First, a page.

UC Observer logo
UCObserver on SoundCloud UCObserver on YouTube UCObserver on Facebook UCObserver on Twitter UCObserver's RSS Feeds

Rendez-Vous 2017 — Day Two

‘Be the church’

By Aidan Legault

Rendezvous has begun! The event at Montreal’s Concordia University commenced amidst the singing, dancing and laughter of hundreds of young people and leaders from across Canada. At St. George Williams University Alumni Auditorium, seats were filled with participants excitedly chatting with their friends. ReGenesis, a band of mostly of youth from Nova Scotia's Bedford United Church, also struck up a tune, providing a musical backdrop to this jubilance. Their repertoire includes an original song written for Rendezvous entitled "Be the Church” — a phrase that was adopted as the theme of our event.

At our initial gathering, we were honoured to be joined by an elder from the Mohawk Nation, upon whose traditional territory the city of Montreal was built. He shared his wit, his wisdom and his stories, as well as reminded us to whom we must be grateful for the soil on which we gathered. During this first gathering, we also met — and thanked — Shanna and Adam, our ambassadors from the Rendezvous Design Team, who planned this amazing event.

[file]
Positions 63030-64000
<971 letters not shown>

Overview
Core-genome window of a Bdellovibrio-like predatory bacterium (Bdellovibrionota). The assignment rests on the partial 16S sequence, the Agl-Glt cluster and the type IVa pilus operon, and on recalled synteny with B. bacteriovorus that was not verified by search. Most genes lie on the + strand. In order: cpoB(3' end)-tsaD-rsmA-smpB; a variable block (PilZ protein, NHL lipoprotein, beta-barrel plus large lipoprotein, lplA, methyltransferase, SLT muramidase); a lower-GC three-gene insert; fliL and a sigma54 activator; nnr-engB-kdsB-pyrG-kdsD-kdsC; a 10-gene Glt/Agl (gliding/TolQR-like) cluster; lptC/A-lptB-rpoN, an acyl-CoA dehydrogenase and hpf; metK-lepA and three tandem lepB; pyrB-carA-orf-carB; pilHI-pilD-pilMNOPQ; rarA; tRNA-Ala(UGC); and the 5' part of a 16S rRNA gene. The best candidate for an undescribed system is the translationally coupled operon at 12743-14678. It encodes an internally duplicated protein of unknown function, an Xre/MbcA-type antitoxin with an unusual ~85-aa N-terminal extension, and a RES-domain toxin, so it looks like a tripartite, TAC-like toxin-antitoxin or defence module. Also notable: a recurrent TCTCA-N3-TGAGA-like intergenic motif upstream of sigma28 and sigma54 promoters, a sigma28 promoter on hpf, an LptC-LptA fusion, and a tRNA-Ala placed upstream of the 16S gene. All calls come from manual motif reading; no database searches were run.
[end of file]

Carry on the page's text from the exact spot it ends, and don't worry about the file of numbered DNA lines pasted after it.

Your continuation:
Following our communal assembly at the auditorium, we returned to our home for the next few days, the Grey Nuns Residence (it’s allegedly haunted!), to meet and befriend our homegroups. These are the small teams with whom we'll be chatting with and debriefing over dinner each night. In a Kafkaesque twist, though, the kitchens ran out of food before everyone could eat! But like the story of the loaves and the fishes, what was needed was provided, and those with empty plates were treated to a meal at a nearby restaurant.

Following dinner, we returned to the Sir George Williams Auditorium to hear from the day's keynote speaker and to share in evening worship. Today’s keynote speaker was none other than the moderator herself, the Right Reverend Jordan Cantwell. If you have ever met Rev. Cantwell, you can imagine how amazing this presentation was. She shared her wisdom with us in a way that was funny, thought-provoking and deeply moving. Rev. Cantwell's keynote address sought to elaborate on what it means to “be the church"; often, we picture a church as a building or a place, but as Rev. Cantwell pointed out, “church" is a collective noun — a group of people dedicated to worshipping together. To be a church doesn’t require Sunday worship. Instead, we "do" church when we dedicate our time and our love to helping those around us, especially those who have been forgotten and cast aside by society. Jesus, Rev. Cantwell reminded us, didn’t do things the traditional way, least of all worship. Jesus' church was something entirely new — something that healed both the physically and spiritually blind, opening their eyes to a newer way.